I am about to write my first shell script for backing up my server.

These are the steps I have identified so far.

  1. Copy files to be backed up to /srv/backup/
  2. run mysqldump and copy the file to srv/backup/databases
  3. run duplicity to backup /srv/backup/* to another folder on my machine

I am writing a bash shell scrip that will be run everyday, and will carry out the three tasks mentioned above.

Note: point 3 (backing up to a local folder) is only a temporary measure - to allow me to understand what I'm doing, since all the tools I am using, are new to me. Once I can backup and restore correctly, I will use duplicity to compress and encrypt the files and upload them offsite.

If my understanding of duplicity is correct (according to the documentation here), the first time I run the script, a FULL backup will be done. Every subsequent backup will then be incremental. I will then force a FULL back on say a weekend.

First things first though - I have a few questions:

  1. I would like to use backup rotation for the 'scheme' described above - I would like some recommendations on what kind/type of rotation to use.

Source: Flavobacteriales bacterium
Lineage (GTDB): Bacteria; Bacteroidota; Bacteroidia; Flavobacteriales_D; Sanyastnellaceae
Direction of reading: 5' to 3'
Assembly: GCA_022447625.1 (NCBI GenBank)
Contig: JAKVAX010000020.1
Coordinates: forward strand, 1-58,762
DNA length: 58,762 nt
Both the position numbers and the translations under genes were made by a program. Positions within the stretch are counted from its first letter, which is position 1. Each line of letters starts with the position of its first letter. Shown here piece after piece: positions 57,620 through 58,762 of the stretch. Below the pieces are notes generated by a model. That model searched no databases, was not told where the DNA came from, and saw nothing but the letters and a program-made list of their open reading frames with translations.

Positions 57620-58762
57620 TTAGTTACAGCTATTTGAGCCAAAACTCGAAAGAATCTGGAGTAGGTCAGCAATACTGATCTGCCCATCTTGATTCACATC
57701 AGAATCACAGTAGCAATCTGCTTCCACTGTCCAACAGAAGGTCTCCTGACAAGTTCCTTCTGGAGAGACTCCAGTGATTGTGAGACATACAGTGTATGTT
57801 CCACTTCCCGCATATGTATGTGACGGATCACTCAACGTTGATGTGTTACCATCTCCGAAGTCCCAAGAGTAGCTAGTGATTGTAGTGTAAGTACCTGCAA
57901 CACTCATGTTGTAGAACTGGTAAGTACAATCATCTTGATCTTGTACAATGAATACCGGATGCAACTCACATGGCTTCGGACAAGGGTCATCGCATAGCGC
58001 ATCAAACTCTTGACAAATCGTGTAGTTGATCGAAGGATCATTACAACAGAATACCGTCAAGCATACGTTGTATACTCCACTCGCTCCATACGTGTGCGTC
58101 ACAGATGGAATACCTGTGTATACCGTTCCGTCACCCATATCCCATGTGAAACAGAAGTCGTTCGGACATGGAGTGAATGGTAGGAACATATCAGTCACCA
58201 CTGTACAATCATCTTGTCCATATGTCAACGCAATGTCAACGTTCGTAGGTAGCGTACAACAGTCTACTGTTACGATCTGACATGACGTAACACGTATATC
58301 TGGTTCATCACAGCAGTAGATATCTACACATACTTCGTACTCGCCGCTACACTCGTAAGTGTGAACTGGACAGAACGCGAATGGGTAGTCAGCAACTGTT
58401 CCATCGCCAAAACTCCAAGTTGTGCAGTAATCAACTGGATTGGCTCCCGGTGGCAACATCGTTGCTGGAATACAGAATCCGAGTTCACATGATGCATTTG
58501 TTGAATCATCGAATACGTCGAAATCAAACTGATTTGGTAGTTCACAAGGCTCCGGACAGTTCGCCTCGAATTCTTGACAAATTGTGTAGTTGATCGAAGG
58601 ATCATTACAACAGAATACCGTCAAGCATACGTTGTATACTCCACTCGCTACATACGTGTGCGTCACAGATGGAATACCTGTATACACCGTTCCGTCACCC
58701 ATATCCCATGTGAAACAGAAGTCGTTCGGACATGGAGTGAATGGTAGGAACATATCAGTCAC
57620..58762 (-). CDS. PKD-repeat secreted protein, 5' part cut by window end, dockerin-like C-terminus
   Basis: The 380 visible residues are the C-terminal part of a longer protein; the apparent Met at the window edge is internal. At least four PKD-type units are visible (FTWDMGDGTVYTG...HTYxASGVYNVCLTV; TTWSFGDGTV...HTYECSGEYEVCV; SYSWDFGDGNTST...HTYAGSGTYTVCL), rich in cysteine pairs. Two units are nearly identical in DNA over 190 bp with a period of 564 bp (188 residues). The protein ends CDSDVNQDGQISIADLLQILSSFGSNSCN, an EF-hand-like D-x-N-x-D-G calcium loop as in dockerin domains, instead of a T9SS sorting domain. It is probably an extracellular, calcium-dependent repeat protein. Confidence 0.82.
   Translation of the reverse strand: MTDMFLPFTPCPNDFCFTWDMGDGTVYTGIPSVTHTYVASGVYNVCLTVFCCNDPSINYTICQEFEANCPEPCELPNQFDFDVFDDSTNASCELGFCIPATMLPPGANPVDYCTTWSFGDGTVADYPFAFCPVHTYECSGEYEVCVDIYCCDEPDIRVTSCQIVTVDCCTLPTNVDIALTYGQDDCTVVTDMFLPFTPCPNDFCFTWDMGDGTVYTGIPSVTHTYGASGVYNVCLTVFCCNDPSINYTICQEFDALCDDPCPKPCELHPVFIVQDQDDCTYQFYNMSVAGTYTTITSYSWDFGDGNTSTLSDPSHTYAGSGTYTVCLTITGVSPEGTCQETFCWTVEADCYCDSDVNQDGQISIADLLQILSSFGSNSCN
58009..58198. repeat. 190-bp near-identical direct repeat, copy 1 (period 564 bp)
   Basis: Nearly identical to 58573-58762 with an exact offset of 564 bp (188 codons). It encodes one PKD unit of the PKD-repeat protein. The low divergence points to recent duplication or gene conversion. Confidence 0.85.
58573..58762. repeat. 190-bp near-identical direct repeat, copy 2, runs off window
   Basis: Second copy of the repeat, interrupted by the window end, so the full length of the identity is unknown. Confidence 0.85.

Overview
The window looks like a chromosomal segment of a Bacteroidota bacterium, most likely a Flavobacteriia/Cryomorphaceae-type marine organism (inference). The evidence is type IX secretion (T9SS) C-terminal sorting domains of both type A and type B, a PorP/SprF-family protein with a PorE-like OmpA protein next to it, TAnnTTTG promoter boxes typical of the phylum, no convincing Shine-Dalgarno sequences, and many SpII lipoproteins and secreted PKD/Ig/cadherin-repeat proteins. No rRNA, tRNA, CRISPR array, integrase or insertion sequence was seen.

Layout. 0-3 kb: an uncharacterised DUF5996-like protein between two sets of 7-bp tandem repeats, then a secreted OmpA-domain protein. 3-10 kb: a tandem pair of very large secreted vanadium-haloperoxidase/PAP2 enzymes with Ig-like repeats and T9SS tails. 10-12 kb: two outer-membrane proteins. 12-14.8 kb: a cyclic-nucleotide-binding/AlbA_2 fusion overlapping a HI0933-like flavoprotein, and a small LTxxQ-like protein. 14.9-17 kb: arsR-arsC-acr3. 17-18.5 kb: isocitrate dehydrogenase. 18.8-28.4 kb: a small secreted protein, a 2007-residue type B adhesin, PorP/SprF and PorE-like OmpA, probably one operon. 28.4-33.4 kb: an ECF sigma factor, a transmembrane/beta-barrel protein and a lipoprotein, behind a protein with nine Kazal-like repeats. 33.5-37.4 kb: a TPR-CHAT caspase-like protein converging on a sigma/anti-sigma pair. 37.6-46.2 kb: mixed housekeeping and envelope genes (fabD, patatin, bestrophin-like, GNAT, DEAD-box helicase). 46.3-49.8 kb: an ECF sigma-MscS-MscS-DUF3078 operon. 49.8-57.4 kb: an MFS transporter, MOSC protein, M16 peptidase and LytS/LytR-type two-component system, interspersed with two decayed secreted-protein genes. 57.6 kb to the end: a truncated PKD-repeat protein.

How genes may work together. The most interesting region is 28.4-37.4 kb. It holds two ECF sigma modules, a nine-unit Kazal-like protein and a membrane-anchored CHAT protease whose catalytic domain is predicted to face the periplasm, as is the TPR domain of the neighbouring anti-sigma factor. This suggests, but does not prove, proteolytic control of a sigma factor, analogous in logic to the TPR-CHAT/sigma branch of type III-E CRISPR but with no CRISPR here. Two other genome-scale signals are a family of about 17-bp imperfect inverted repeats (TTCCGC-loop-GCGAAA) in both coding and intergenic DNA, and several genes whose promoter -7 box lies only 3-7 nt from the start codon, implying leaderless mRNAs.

2. Once I have implemented the backup rotation, how can I restore from a particular day back in time (assuming the backup exists of course). ?

I am running Ubuntu 10.0.4

  • Some websites have essential tasks in the crontab file. So perhaps you need to throw a line like "crontab -l > /srv/backup/my-crontab" into the script.
    – David Cary
    Feb 4, 2014 at 18:23

1 Answer 1


A simple solution is to use 'tar' to do your daily backups. And i suggest you to make Full backups every day, because a website backup is normally not a big job (few minutes for a full backup). Anyway, for your database (.sql file), you just don't have the choice to do a full backup of it.

tar cvf /srv/backup/backup.tar /website/directory

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